It’s 4:00 pm. The phone rings. I don’t recognize the name on call display, consider not answering but at the last minute, just before it kicks into voice mail, pick up.
Amy’s on the other end of the line. Her aunt’s car is gone. It’s been towed and she needs rescuing. Tomorrow morning she leaves home for an entire year. I’m grateful for one last opportunity to be a hero.
The drive to Osborne Village is short. Amy and her friend are waiting on the street. I pull into a side street, they run over and hop in the car. We’re on the way to the towing company. Amy’s hoping the car is there. When she discovered the car gone, she called Dr. Hook. Here’s her description of what happened:
“A nice lady answered the phone. When I told her I think my car got towed, she asked me for the licence plate number. She checked in the computer. They didn’t have it so said she would transfer me to the other Winnipeg towing company. They weren’t as nice there, mom. They just said the name of the company really fast and when I asked if they had my car, told me to come to their lot. I don’t even know if they checked to see if they had it.”
We got to the lot and no, they didn’t have the car. The person Amy dealt with in person was much more helpful than the person on the phone and suggested we go back to where the car had been towed from as it may have just been moved. Long story short, after driving around and not finding it, trying to file a police report for a potentially stolen car (that in itself was much more difficult than you would imagine) it turned out the car had been moved … to the other side of Osborne, three streets over and six blocks down. The towing company without the car in the lot had moved the car. They provided the police with licence plate information and location on the cars they moved so when people called to report their car stolen, they could be told where it had been moved to. I’m not sure why that information wasn’t provided to the corporate office.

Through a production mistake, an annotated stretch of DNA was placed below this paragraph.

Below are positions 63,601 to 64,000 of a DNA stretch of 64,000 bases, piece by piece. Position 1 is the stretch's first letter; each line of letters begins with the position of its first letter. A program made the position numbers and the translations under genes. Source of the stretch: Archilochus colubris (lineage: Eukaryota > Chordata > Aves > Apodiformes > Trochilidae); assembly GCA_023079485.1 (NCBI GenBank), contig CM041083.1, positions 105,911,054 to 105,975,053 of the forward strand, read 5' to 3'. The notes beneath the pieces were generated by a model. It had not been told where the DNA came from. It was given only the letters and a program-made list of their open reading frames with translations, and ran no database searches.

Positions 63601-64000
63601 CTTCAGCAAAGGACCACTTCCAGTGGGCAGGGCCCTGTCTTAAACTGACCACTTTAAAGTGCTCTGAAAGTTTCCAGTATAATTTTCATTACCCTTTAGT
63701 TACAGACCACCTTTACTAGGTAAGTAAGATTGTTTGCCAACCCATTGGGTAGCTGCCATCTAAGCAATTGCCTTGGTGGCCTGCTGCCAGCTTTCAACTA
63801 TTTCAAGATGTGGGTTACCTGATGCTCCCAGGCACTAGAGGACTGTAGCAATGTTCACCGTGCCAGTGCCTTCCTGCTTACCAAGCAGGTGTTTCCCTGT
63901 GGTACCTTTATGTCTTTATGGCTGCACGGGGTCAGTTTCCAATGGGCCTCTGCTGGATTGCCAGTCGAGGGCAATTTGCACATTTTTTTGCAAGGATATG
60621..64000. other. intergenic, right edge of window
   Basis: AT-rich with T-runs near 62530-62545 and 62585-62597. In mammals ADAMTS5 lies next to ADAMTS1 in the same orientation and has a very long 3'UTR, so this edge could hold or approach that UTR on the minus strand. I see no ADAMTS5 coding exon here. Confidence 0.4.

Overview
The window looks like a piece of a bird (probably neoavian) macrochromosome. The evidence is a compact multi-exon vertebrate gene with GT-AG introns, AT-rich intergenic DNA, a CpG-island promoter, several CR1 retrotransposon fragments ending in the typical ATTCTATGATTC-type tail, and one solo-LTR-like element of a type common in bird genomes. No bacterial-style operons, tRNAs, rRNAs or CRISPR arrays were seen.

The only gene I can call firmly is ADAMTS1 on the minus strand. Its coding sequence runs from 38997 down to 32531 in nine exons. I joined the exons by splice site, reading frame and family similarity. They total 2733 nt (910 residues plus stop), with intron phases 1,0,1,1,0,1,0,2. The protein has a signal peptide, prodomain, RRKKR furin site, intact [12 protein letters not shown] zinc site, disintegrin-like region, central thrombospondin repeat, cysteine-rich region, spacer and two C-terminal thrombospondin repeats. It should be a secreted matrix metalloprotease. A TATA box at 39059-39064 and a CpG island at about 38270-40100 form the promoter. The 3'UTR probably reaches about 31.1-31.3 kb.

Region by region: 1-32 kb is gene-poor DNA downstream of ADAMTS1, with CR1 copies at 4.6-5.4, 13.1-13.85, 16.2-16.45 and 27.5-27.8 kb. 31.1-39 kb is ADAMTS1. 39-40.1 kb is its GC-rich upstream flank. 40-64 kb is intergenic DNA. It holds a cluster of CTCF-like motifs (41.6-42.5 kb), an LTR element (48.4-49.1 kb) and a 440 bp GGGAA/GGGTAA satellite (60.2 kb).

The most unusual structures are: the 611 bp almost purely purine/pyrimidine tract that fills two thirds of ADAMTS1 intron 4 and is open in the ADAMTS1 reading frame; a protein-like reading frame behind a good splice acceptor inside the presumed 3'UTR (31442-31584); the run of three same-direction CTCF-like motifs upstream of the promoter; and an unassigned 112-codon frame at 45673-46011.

In the end, it was another great example of how important the person who answers the telephone is for your business reputation. The person at Dr. Hook started with a pleasant greeting. She asked Amy for information and when she knew they didn’t have her aunt’s car, she knew where to direct Amy’s call. Unfortunately, that company didn’t manage that customer touch point nearly as well. The greeting was abrupt. There was no offer of assistance. Just curt directions on location and in the end, a wasted trip to a lot with no car.
Based on the number of people being dropped of on the same street I dropped Amy off when the car was found, this is a familiar scenario. What a great opportunity to turn a frustrated customer into, if not a happy customer, at least a slightly grateful customer. The customer knows they messed up and that’s why they were towed. Compassion, empathy and a solution to their problem will be appreciated.
Oh .. and lesson number two .. don’t park in front of a No Parking sign!